Are you looking for a new auto repair shop? One of the most difficult parts of picking a new auto shop is finding a mechanic you can trust.
If you need to find a new mechanic fast but aren’t sure where to start, we’re here to help. Here are five tips on how to find the best mechanic to handle your next breakdown.
1. Stay Local
If something breaks down in your car, the last thing you want to do is drive around for a few hours to get it fixed. When it comes to finding a repair shop, one of the most important factors you will need to consider is the location of your new mechanic.
The further away your mechanic is, the more difficult it will be to get your car into the shop if something goes wrong.
2. Always Ask for Recommendations
Chances are good that you know some people who have cars too and they can help point you to a reliable mechanic. Before you turn to the Internet or start checking your local listings, try asking around to see if anyone has any recommendations.
Ask your co-workers, neighbors, friends, and family where they take their cars and whether they would recommend their mechanics. In addition to picking out some potential new repair shop options, asking around can also give you a good idea of which places you should avoid.
3. Check Reviews
Online reviews are a great way to gauge the overall quality of a repair shop. Before bringing your car in for repair or maintenance, check reviews and read some of the highest and lowest-rated comments.
This method will help you assess the integrity of the reviews and the quality and reliability of the mechanic.
4. Get a Written Estimate
Before bringing your vehicle in for a quick and easy fix, ask your potential mechanic for an estimate in writing.
A written estimate is as close as you can get to guaranteeing how much your repairs or maintenance are going to cost. It’s also a great way to make sure you’re not being “taken for a ride” because it gives you a chance to shop around and compare prices at other auto repair locations in your area.
5. Take them for a ‘test drive
Ultimately, one of the best ways to decide whether an auto repair shop is right for you is to check them out for yourself before tackling any major repairs.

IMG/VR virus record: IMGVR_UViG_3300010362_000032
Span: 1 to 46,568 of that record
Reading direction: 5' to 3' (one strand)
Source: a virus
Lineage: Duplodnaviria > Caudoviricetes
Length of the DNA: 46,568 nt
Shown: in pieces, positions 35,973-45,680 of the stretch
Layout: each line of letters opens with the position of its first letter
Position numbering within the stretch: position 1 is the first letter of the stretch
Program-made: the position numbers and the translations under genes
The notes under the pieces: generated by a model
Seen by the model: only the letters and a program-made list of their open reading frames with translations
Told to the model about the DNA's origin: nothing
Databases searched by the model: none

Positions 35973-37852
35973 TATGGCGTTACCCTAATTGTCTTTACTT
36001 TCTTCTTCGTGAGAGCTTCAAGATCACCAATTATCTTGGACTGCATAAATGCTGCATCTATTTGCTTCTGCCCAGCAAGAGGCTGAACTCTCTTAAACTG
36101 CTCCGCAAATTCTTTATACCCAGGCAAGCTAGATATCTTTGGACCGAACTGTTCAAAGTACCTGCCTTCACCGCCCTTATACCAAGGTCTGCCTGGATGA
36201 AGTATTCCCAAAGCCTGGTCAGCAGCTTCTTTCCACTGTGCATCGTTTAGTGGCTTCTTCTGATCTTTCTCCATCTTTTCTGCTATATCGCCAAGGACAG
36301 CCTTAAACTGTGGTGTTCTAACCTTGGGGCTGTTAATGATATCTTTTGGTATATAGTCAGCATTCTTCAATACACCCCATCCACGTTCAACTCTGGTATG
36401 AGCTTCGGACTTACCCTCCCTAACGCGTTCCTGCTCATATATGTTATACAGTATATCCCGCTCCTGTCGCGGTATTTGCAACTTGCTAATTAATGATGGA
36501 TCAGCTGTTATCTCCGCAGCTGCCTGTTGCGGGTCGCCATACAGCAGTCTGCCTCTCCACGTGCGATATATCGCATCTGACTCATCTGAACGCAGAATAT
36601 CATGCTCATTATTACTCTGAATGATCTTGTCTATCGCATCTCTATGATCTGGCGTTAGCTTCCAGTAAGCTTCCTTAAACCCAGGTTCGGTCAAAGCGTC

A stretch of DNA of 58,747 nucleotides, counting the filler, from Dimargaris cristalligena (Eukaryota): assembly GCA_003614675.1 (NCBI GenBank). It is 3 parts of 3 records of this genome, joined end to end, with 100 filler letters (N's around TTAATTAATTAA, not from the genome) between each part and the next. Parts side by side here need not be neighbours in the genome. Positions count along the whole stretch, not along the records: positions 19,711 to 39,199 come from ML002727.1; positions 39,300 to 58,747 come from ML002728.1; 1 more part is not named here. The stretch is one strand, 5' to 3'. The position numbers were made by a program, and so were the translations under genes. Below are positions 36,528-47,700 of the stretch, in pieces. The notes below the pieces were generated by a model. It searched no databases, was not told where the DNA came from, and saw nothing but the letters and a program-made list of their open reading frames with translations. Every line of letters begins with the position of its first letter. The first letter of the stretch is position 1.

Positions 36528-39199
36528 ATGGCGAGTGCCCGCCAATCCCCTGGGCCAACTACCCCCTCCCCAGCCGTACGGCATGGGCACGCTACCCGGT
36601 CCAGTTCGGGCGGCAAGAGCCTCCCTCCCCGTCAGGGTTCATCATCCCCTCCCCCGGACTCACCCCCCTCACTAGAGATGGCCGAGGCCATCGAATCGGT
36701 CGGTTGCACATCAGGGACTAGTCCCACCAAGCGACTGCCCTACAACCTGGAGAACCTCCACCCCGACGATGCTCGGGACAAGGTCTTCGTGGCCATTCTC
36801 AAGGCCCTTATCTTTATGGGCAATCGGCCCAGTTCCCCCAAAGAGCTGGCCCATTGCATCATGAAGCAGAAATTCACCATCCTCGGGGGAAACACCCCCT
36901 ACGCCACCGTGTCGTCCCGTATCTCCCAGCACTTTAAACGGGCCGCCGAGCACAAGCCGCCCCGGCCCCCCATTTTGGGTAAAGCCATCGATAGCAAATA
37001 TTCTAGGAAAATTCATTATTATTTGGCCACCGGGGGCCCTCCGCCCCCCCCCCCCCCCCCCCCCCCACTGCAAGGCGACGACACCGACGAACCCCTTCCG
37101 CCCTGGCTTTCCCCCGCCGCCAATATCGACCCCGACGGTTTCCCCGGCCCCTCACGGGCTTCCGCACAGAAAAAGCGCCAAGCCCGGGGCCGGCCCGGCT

Try taking your car for some minor errands like getting the oil changed or changing the tires. Bringing your vehicle in for a small job will give you a better idea of the shop’s price range, efficiency, and quality of its work.
How To Find The Right Auto Repair Shop For You
Finding an auto repair shop you can trust can be a challenge. But, by following these tips, you’ll be able to find a reliable new mechanic in no time.
Nowadays, well-known car brands have entered the used car segment and India’s organized used car industry is on the rise. So, you have lots of options. However, you need to be observant and cautious while pursuing those options. Read on to know more about the things to know before buying a used car.
Things to check before buying a used car:
The complexities involved when buying a used car make it even more important to get a thorough inspection of the vehicle. Thus, make sure to go through the points given below in the form of a checklist. Here is a checklist for buying a used car.
1. Check Car Status:
Once you have zeroed in on the car, it is important to pay attention to the smallest of details to arrive at a buying decision. If you are well-versed in the technical aspects of a car, you can inspect the vehicle yourself or take the help of a trusted mechanic. Things may seem normal from the outside, but; A skilled mechanic will be able to pinpoint whether there was a cover-up with regard to the exterior and if the engine, along with other parts, is worth the price.
Here is a list of things to check and inspect regarding the condition of the car before buying a used car.
A look at the upholstery in the car. Check the front and rear seats for any tears or stains. If the vehicle has electronic items like a music system, monitor, etc., try to use it to ensure its functionality.
Take a good look at the vehicle from all angles. At first glance, everything may seem fine, but a closer look may reveal a different picture. Beware of rust and paint damage.
While it is important to inspect the car closely, taking a step back and inspecting the framing of the car can also tell a lot about the vehicle. Check that the car is placed evenly and confirm that nothing is loose near the chassis.
Tires can be in good or bad condition depending on the usage. You can check the uniformity of the tires related to wear and tear. If the tires are not worn evenly, it can lead to alignment issues, meaning the car may lean in one direction while driving.
A thorough inspection of the engine is recommended. Check for leaks, corrosion, and burst tubes. Also, check the oil and transmission fluid using the dipstick.
If the car is not very old but has major mileage issues, it could be the result of deeper problems. Discuss the mileage in detail with the seller as it is difficult to inspect in one go.